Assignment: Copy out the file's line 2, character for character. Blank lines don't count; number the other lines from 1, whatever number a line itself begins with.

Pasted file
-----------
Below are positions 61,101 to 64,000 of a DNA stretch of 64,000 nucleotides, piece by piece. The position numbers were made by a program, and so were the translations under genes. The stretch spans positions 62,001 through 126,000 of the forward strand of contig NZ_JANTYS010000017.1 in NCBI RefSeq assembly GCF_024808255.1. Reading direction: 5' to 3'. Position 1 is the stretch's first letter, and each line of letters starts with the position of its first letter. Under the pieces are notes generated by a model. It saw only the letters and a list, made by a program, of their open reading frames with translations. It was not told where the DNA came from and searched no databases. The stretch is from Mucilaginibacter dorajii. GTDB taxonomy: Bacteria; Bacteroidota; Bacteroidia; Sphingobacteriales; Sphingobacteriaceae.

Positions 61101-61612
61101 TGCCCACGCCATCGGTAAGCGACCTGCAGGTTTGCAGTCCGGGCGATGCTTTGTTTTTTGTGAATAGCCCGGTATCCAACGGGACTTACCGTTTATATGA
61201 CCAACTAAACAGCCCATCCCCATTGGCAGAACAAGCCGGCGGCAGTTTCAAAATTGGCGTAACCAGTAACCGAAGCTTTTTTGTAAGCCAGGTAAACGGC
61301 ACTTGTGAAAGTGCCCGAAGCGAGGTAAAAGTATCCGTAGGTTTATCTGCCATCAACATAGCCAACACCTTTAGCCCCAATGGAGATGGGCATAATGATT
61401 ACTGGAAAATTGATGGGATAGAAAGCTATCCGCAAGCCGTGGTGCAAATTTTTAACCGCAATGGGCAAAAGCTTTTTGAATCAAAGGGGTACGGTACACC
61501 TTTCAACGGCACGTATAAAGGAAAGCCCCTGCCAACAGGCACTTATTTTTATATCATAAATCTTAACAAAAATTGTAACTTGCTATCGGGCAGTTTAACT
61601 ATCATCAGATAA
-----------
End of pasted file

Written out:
Positions 61101-61612